Judiciary Reform

The scholarship in judicial reform derives its intellectual roots from the law and development movement. The guiding assumption to the law and development movement is that law is central to the political and economic development process. The core of a judicial reform program typically consists of measures to strengthen the judicial branch of government and related entities such as the public prosecutor and public defender offices, bar associations, and law schools. The program goals include promoting the rule of law and judicial independence, expediting case processing, providing alternative dispute resolution services, and professionalizing the bench and bar. Since the 1980s, the U.S. Agency for International Development, along with other international organizations such as the World Bank, funded judicial reform as part of its larger effort to strengthen newly emerging democracies around the world, and to make the legal systems in transition economies more market friendly. Within the current context of globalization, the judicial reform scholarship attempts to draw more on the experience of developing countries in theorizing the relationship between law and social change.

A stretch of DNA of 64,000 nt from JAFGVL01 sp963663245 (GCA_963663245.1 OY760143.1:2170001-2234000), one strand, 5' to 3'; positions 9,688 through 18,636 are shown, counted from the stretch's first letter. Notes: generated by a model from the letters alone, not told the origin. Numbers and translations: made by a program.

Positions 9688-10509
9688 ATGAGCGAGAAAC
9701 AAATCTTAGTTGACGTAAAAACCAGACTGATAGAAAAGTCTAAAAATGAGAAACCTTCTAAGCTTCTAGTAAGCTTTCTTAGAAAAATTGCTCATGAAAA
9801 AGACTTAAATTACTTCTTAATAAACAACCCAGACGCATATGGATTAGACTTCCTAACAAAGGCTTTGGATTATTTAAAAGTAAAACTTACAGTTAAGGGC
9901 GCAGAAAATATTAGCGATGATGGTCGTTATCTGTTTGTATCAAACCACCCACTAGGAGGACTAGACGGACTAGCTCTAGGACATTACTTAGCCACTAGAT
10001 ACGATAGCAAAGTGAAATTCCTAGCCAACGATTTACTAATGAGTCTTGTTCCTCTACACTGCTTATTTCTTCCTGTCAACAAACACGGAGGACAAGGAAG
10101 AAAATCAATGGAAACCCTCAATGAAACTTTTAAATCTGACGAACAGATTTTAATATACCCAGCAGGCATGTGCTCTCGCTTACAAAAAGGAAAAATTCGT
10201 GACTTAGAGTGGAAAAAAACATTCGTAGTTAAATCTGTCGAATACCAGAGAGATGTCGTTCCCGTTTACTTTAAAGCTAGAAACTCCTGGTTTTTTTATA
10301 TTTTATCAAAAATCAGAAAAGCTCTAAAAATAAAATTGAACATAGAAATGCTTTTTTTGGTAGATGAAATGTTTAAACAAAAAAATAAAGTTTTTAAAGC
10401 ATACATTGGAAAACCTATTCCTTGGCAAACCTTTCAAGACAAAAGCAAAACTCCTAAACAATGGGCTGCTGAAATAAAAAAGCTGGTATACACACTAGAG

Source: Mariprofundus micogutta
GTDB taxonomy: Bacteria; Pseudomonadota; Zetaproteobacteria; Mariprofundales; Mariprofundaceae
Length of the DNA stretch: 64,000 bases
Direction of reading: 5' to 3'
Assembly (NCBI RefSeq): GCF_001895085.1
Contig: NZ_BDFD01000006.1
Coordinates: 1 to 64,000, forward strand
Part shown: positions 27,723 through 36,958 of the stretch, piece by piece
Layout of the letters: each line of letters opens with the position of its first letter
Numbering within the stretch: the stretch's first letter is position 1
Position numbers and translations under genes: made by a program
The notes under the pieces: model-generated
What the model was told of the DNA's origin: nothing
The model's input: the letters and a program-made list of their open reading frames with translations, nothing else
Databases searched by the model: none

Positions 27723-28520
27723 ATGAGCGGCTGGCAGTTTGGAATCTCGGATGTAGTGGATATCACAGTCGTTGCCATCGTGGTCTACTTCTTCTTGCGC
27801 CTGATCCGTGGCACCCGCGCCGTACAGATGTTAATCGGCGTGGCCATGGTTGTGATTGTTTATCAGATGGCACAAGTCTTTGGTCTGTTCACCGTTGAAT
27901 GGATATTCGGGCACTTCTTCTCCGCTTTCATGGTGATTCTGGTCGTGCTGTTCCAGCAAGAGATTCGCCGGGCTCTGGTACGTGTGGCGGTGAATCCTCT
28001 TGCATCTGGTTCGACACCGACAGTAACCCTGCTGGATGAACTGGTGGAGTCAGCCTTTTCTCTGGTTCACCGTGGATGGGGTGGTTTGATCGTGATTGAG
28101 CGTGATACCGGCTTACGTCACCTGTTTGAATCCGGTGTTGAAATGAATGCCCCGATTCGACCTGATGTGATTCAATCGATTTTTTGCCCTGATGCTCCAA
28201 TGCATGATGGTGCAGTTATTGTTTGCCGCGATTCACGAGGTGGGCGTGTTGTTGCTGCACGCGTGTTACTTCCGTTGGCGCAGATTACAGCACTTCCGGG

Research Group

Fan, Yu (link)

Hu, Ming (link)

Li, Jianyong (link)

Lin, Xifen (link)

Liu, Zhong (link)

Lu, Hong (link)

Qu, Kun (link)

Tian, Chengyou (link)

Wang, Fuhua (link)

Wu, Hongqi (link)

Xu, Xin (link)

Yang, Li (link)